Fifty-nine percent of the family businesses in the Middle East expect revenue growth in 2021 compared with 64% globally – although they are more optimistic about 2022, with 89% expecting growth, professional services group PwC said in a new report.
The PwC Middle East’s latest Family Business survey findings reveal that before the outbreak, 59% of family businesses were expecting to grow in 2020. But as a direct result of Covid-19, 56% are now experiencing a reduction in sales, compared with 46% globally.
Diversification on the agenda
It’s clear that family businesses, particularly those in the Middle East, see diversification as the key to success in the coming years. As part of this diversification strategy, 58% of Middle East family businesses are planning to expand into new markets or client segments, 47% are looking at introducing new products and services and 30% are pursuing strategic acquisitions or mergers – all this funded by bank lending, cash flow and family capital.
Transforming to thrive in the new world
Family businesses in the Middle East also know that to thrive in the future they must transform, which includes making full use of innovative digital technology. 75% say that digital, technology and innovation initiatives are a top priority for the next two years.
This acceleration of existing digital trends during the pandemic has increased the urgency for change. While family businesses have a solid foundation – 63% of Middle East family businesses say they have a strong leadership team in place, 70% agree that responsibilities are clearly set out and 60% say they have the liquidity they need to support agility – many still struggle to embrace change. Almost half (45%) said that there is a resistance within the company to do so.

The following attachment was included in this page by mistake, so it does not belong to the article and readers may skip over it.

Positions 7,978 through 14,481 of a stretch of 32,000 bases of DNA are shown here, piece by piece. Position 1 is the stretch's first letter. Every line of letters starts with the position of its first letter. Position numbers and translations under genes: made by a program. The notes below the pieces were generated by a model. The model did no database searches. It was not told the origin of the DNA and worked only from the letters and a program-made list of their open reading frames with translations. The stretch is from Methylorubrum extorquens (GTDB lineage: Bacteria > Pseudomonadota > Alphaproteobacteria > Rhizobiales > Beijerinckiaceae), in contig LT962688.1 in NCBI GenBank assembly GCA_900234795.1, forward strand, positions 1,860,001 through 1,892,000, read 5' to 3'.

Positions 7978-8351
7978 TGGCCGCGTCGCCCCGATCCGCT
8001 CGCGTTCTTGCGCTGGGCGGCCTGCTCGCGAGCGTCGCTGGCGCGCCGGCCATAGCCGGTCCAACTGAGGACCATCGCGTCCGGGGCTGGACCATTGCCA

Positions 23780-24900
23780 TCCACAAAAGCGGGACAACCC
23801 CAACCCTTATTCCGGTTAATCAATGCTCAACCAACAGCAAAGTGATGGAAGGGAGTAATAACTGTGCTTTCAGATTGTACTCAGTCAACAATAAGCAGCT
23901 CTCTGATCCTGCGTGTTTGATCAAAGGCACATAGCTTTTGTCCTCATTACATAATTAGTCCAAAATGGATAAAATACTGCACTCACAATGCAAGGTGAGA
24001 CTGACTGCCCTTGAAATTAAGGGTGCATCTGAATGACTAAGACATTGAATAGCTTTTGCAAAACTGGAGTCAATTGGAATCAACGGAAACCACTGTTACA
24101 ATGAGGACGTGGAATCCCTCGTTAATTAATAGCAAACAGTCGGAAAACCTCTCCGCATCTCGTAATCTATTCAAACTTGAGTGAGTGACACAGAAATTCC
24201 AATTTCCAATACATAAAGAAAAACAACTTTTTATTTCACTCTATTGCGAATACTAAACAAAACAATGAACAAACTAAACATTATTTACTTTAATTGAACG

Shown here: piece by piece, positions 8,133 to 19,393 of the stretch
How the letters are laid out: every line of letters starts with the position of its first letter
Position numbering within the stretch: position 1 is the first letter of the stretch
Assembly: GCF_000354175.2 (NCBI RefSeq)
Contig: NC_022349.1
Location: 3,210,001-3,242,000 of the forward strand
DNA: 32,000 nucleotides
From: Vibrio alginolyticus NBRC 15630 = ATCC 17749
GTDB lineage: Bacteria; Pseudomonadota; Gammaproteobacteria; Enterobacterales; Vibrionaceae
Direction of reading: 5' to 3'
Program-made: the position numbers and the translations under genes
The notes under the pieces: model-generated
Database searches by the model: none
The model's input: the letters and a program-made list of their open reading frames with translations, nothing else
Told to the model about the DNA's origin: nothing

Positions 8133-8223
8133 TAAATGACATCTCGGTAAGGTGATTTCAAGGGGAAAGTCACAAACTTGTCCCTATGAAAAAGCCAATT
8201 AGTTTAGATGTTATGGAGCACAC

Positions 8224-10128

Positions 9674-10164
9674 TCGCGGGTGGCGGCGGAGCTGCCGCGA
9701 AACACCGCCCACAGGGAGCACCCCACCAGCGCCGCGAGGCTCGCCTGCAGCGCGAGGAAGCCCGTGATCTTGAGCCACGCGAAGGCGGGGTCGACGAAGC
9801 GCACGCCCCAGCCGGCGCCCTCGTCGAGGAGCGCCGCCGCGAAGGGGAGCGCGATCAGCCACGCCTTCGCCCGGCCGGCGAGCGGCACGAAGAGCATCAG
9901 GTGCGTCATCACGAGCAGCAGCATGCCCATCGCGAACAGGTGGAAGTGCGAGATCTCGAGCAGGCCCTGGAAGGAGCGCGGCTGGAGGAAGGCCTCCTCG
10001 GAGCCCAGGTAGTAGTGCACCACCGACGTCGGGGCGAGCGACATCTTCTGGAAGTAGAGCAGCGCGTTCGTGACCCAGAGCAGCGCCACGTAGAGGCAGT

Values and purpose are the glue that holds family businesses together, and are particularly important in large families once responsibility is passed down from the founder. 75% of businesses in the region (compared with 70% globally) are owned by families that have a clear set of values and the vast majority believe that these values helped them cope with the disruption of the pandemic.
Many family businesses in the Middle East are reaching a critical stage of succession. Overall, 65% in the region, compared with 55% globally, have NextGen family members working in the business and 33% have a robust, documented and communicated succession plan.
While incidences of family conflicts in the region have risen in recent years, overall, family businesses feel that trust and communication levels are good. But there are signs of unrest, with 47% saying that the family is aligned on the direction of the company and 48% agreeing that relevant information is shared in a transparent and timely way among family members.
Sustainability: translating ambition into action
Family businesses believe in giving back to the communities they serve and society as a whole. Overall, 93% of Middle East family businesses engage in some form of social responsibility activities. This commitment was seen clearly during the pandemic, when family businesses in the region were far more active than their global counterparts in supporting their staff, suppliers and local communities – 84% retained as many staff members as possible, 56% took action to support the local community and 45% provided financial support or loans to their staff.
The pressure on all businesses to contribute to a better society is increasing, bringing actions around a sustainability agenda into the spotlight.
Adnan Zaidi, Middle East Entrepreneurial & Private Business Leader said: “Family businesses' ability to take a long term view of investments puts them in an ideal position to lead the way on sustainable business practices – a role that 59% of family businesses in the Middle East say they are willing and able to accept. Reclaiming the agenda means translating family business’ longstanding commitment to community and society into concrete, visible action.”
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